Today I want to talk about one of the behaviours associated with ASD which is often quite noticeable to others: stimming.
What is stimming?
Stimming stands for “self-stimulation” and as weird as that may sound (it sounded weird to me at first too), it basically refers to repetitive behaviours shown by autistic people in response to stress.
There is a huge variety of behaviours that can be examples of this, for example tapping or hitting yourself, making specific sounds or other repetitive actions. In my case, I squeeze my nose with both hands. I have done this since I was a toddler and always explained it as a sign of excitement or nervousness when people asked about it. I was right in that sense, but I never really considered that it could be a sign of autism.
Is stimming a bad thing?
Stimming is not generally a harmful behaviour. It is an unconscious response to stress, but this can be happy or sad stress. For example, when I found out I had been accepted into university I squeezed my nose, but I also did it right before going into exams. I tend to explain this by associating my behaviour with “high-energy” emotions or situations, and I do not associate it with solely negative experiences.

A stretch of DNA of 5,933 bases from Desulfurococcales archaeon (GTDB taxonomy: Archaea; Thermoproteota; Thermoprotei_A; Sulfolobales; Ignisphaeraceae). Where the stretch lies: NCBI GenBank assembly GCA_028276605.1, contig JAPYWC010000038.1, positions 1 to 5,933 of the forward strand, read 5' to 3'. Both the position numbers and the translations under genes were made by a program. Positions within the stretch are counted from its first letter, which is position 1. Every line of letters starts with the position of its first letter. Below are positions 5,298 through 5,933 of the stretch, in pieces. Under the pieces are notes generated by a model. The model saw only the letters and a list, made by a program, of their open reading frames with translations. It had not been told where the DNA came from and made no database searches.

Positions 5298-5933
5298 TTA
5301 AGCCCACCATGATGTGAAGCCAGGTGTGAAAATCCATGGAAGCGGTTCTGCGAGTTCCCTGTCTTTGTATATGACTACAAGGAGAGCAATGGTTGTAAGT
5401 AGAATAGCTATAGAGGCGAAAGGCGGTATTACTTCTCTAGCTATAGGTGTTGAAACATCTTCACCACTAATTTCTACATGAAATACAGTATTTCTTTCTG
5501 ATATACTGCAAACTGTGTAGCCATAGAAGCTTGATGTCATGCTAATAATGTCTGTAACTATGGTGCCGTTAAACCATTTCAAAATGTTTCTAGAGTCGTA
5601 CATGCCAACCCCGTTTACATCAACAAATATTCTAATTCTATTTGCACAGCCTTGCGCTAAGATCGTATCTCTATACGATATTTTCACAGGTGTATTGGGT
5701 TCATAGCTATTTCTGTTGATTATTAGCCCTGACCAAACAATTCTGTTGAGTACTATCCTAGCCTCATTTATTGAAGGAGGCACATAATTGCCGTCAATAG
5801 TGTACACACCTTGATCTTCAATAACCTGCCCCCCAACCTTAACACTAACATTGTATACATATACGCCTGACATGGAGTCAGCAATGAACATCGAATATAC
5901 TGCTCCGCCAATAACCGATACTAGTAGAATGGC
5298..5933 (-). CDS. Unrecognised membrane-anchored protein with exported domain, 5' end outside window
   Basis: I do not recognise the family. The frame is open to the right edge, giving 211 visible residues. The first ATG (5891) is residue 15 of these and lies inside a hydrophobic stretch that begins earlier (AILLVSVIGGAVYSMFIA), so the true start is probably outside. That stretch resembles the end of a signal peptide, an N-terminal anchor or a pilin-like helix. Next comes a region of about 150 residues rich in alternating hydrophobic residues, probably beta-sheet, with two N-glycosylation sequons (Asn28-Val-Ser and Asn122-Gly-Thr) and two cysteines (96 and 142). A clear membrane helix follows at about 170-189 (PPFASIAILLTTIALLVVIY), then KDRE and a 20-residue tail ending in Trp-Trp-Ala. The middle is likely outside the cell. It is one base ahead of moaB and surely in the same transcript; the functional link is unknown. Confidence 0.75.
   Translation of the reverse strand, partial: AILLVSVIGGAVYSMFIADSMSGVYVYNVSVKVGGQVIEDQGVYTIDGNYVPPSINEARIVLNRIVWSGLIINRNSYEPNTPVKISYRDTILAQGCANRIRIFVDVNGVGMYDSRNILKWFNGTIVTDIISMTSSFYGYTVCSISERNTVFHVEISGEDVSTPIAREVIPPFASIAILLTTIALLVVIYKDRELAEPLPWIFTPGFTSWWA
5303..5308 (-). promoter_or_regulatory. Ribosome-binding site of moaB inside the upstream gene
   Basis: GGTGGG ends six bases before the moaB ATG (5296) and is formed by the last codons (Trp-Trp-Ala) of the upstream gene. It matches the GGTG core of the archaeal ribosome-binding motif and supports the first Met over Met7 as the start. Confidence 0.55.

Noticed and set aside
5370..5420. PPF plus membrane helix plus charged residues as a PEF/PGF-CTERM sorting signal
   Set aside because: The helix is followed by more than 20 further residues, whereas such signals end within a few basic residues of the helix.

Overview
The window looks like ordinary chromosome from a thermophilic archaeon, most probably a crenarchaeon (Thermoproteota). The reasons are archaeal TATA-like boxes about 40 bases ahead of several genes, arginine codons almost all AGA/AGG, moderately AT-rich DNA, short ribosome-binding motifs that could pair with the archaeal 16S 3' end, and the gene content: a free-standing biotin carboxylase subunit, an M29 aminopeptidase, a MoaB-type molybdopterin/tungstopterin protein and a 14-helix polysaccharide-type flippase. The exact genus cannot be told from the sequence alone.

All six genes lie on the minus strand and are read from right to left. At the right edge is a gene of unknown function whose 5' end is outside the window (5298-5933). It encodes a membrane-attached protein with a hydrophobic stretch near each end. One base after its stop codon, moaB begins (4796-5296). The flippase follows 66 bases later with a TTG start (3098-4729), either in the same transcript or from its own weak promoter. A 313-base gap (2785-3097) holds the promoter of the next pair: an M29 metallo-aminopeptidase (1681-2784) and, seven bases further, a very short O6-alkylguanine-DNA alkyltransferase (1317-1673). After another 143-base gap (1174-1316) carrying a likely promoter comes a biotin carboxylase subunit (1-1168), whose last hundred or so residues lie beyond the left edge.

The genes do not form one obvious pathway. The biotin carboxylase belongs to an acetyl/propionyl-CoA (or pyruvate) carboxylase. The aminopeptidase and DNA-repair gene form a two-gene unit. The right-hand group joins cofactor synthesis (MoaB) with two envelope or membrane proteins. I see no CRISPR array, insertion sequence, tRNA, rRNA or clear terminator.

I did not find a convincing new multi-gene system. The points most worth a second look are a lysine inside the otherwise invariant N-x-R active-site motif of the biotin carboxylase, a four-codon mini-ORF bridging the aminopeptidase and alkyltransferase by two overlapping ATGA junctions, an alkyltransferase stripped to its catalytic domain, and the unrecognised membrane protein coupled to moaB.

Now that I understand more about why stimming happens, I see it as a positive behaviour. It lets me know if a situation is becoming too much for me, which is useful because I am horrendous at identifying my emotions in the present. I can notice it, and take it as a warning sign that I may be getting overwhelmed.
How to react to stimming
It may be useful for friends and family members of autistic people to learn their stimming behaviours and watch out for them. I am not saying to assume that they are upset or stressed, but if you see an autistic person stimming then perhaps ask if something is bothering them or if they would like to leave that area.
I have close friends that have learned to notice if I squeeze my nose very frequently because this tend to mean that I am stressing about something. This helps me to open up about what I am feeling, which I find difficult at times due to my autism.
Luckily, I haven’t experienced any negative side-effects of my stimming except that my nose gets a little squished sometimes. I think that it’s worth it to give myself and others a little insight into how I am feeling. It is often hard to read autistic people and so this is valuable information to know about your autistic loved ones.
And in my opinion, if everyone squeezed their nose when they got stressed instead of shouting at loved ones or being rude, things might be a little better.